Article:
Thursday, January 21, 2016

Bilhuber gives 'down on the farm' an uptown boho chic redo

I never tire of looking at spaces where A-list interior designer Jeffrey Bilhuber has waved his magic multicolor wand. So imagine my delight when my February House Beautiful arrived and a  Bilhuber renovation of a New Jersey farmhouse made the cover.

Except that it doesn’t look like any farmhouse you’ve ever seen before. Scrubbed white walls and plain but serviceable rooms have been switched out in favor of lime green, mandarin orange, purple, magenta and royal blue. And modern art shows up alongside family heirlooms and antiques.

It’s Bilhuber at his best and definitely boho chic.

Thomas Loof

Bilhuber credits architect John Heyrich with the idea to connect the original farmhouse with an old stone icehouse and fill in the void with this huge living space. But Bilhuber is the one who dressed it. Note the three different drapery fabrics, which the designer calls a lesson in hierarchy.

“The center panels on the tall window are done in a big block print that creates a big impression,” he explains. “The side panels are a more simple ikat. And then the persimmon curtains on the French doors were repurposed from [the owner’s] New York apartment. There is no reason why a good set of curtains can’t follow you around.” A man definitely after my mother's heart.

My favorite in this room? It’s hard to pick just one, and next time I look at the photo the answer could be different. Right now, the ikat patterned chairs are jousting with the raspberry sofas for my affections. Whichever wins my hand, I’m pretty sure I’d live happily ever after.


Meet and greet


Thomas Loof

Bilhuber gave the former living room new life as a welcoming reception area, which you see in these two views. Paintings are by Dan Walsh (above) and Julian Schnabel (below). “Modern art is essential to modern life,” Bilhuber says. “It invigorates a room.” Need more proof? Hold your hands over the artwork in these two photos and see the difference.

Thomas Loof

Quiet riot


Thomas Loof

Purple walls, crimson sofa and antelope rug aside, Bilhuber describes the library as an intimate, quiet, relaxing room. “The purple walls encourage you to look inward,” he says.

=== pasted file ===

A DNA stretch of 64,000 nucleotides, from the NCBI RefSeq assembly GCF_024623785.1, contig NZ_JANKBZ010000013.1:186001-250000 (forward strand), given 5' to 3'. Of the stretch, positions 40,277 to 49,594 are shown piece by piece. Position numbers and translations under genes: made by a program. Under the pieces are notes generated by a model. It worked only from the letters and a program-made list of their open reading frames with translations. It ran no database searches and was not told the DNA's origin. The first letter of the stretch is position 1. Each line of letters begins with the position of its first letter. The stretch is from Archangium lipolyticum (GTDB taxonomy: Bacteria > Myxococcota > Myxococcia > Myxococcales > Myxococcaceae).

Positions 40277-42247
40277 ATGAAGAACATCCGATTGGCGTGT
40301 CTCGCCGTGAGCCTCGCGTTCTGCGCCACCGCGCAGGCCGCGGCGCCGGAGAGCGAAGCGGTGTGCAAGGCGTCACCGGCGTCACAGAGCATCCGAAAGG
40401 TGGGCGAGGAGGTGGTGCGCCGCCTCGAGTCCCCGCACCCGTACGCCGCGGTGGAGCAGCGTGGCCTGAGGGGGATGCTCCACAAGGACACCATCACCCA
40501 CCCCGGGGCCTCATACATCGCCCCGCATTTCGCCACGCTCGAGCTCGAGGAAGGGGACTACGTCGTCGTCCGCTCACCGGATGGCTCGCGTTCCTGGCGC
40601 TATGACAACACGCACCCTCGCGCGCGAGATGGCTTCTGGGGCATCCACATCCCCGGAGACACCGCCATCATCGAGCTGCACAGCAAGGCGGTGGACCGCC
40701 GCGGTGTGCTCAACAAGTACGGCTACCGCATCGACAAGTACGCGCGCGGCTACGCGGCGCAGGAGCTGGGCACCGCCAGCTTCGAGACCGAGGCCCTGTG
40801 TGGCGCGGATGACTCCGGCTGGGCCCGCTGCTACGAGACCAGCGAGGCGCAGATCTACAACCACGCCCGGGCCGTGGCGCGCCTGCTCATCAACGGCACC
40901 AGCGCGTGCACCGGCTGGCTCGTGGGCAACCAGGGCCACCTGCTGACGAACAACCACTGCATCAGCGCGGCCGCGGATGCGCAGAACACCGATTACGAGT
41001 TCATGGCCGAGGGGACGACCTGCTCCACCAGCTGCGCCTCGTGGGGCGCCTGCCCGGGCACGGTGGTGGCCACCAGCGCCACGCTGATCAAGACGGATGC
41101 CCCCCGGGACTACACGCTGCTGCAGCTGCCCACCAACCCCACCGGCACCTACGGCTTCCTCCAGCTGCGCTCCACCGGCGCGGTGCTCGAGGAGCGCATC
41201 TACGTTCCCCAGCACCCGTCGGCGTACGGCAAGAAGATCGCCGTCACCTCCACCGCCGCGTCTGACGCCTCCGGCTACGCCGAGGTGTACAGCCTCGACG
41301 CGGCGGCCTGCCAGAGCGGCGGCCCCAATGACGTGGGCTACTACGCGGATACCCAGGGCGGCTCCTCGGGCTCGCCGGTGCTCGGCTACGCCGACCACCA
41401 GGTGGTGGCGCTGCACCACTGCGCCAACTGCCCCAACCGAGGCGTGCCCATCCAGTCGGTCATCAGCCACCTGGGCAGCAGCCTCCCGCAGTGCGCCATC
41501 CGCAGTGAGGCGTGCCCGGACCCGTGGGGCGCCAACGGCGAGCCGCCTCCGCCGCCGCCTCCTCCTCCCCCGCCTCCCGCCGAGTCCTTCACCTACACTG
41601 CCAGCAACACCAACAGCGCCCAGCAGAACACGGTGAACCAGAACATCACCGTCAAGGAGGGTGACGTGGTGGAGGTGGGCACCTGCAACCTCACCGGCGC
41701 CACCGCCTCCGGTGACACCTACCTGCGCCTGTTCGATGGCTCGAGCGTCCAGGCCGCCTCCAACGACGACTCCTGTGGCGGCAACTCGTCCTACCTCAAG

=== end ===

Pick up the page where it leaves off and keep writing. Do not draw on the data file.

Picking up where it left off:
As long as I can sink into that tufted sofa with a good book, who am I to argue? SERIOUS envy on the antelope rug, I might add. I do love how it mixes so well with the striped upholstery on that wing chair.


Don’t try this at home


House Beautiful:  

How do you know when to stop with the color and pattern?

 


Bilhuber:

I wish I could tell you, and I would caution anyone from trying it at home. I’m like an artist painting a canvas when I scheme, adding a splash of color here and an interesting texture there. Years ago, you would pick out a fabric, and running down the side of the sample were complementary fabrics and trims, in matching tones. Those days of decorating by the book are long gone. Now it’s completely intuitive. I just respond to color and texture. But it takes a lot of effort to make things look this effortless.

I don’t know whether to take his reply as a caution or a challenge.


More dining choices than a restaurant


Thomas Loof

The old kitchen was renovated and expanded as part of the connection to the ice house. I’m not really big on the two-tone cabinets, but I find the green extremely restful. And it looks great against the bright red industrial stools, as well as the blue-and-white print chairs. Two favorites here, too: That window into the living room, left from a formerly outside wall, and the simple bowl of lemons. There’s nothing like yellow and blue to cheer up a room, in my book.


Thomas Loof

The ice house itself became a formal dining room, with seating for a crowd or an intimate gathering. Note the tartan rug and chartreuse window casings. “I get so tired of windows that look like bars in a cell and make me feel trapped inside a house,” Bilhuber says. “I often end up painting them green, to blend in with the landscape. Or sometimes I paint them pitch black, so the muntins practically disappear in the evening.”

I like that the window and door casings vary as you go through this house. Why are we all so hung up on keeping them the same? And white, cream or stained at that? So many colors, so little time!! Bilhuber agrees: “Color adds a level of excitement and says a lot about personality.”


On the up and up


Thomas Loof

That glorious green makes a reappearance alongside black in the baseboard and staircase—and it’s dynamite! But what I love most here is the colorful Missoni staircase runner. It reminds me of a Mexican serape.


Thomas Loof

More green picks out the architectural details in the master bedroom, and those same matchstick blinds from the dining room are used again. I think a bedroom of lavender mixed with teal, green and yellow just might be the stuff sweet dreams are made of for me. Bilhuber admits he’s a pushover for gingham curtains. But me? I’m gaga over the faux fur coverlet. I can pretty much predict never leaving this room. Or that bed.


Always room for more


HB: 

Have you ever met a color you didn’t like? 


Bilhuber: 

I’ve never met a ROOM I didn’t like, let alone a color! There’s not a room I can’t improve, because I always see the potential. These rooms will continue to grow along with the family. They will accept change. Nothing is static or fixed. And in a couple of years, they’ll look even better.

I don’t doubt it for a second. 

See more photos from this property (including exterior shots), read more about the renovation, and check out sources at House Beautiful. Or pick up a copy of the February issue and enjoy this article plus other features exclusive to the print edition. Follow this link to see more drop-dead gorgeous rooms in Bilhuber’s portfolio.


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